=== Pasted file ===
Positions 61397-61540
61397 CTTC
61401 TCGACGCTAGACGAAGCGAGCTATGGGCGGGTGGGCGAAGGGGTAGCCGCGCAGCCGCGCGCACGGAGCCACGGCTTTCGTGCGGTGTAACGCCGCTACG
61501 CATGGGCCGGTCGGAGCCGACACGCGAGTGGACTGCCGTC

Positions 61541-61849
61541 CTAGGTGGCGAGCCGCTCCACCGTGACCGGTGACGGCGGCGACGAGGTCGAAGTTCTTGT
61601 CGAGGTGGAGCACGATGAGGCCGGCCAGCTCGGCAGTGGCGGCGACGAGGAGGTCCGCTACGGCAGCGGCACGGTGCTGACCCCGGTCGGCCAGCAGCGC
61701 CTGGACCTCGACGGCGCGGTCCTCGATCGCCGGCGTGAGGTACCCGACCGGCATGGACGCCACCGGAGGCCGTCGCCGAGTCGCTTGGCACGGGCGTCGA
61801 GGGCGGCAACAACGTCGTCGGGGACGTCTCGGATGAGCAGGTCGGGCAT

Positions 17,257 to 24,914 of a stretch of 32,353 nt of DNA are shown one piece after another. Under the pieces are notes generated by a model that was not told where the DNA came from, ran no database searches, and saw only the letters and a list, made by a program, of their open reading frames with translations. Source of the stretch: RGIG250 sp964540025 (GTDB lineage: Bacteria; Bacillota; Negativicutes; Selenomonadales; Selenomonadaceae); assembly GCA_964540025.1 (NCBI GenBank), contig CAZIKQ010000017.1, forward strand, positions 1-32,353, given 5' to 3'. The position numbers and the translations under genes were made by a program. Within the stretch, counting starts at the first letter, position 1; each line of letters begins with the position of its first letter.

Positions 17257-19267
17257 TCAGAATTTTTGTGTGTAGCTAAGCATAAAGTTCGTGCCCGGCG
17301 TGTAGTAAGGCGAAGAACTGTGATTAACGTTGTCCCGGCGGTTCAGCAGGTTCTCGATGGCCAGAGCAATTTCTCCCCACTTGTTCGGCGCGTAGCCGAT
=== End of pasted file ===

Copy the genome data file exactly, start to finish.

Positions 61397-61540
61397 CTTC
61401 TCGACGCTAGACGAAGCGAGCTATGGGCGGGTGGGCGAAGGGGTAGCCGCGCAGCCGCGCGCACGGAGCCACGGCTTTCGTGCGGTGTAACGCCGCTACG
61501 CATGGGCCGGTCGGAGCCGACACGCGAGTGGACTGCCGTC

Positions 61541-61849
61541 CTAGGTGGCGAGCCGCTCCACCGTGACCGGTGACGGCGGCGACGAGGTCGAAGTTCTTGT
61601 CGAGGTGGAGCACGATGAGGCCGGCCAGCTCGGCAGTGGCGGCGACGAGGAGGTCCGCTACGGCAGCGGCACGGTGCTGACCCCGGTCGGCCAGCAGCGC
61701 CTGGACCTCGACGGCGCGGTCCTCGATCGCCGGCGTGAGGTACCCGACCGGCATGGACGCCACCGGAGGCCGTCGCCGAGTCGCTTGGCACGGGCGTCGA
61801 GGGCGGCAACAACGTCGTCGGGGACGTCTCGGATGAGCAGGTCGGGCAT

Positions 17,257 to 24,914 of a stretch of 32,353 nt of DNA are shown one piece after another. Under the pieces are notes generated by a model that was not told where the DNA came from, ran no database searches, and saw only the letters and a list, made by a program, of their open reading frames with translations. Source of the stretch: RGIG250 sp964540025 (GTDB lineage: Bacteria; Bacillota; Negativicutes; Selenomonadales; Selenomonadaceae); assembly GCA_964540025.1 (NCBI GenBank), contig CAZIKQ010000017.1, forward strand, positions 1-32,353, given 5' to 3'. The position numbers and the translations under genes were made by a program. Within the stretch, counting starts at the first letter, position 1; each line of letters begins with the position of its first letter.

Positions 17257-19267
17257 TCAGAATTTTTGTGTGTAGCTAAGCATAAAGTTCGTGCCCGGCG
17301 TGTAGTAAGGCGAAGAACTGTGATTAACGTTGTCCCGGCGGTTCAGCAGGTTCTCGATGGCCAGAGCAATTTCTCCCCACTTGTTCGGCGCGTAGCCGAT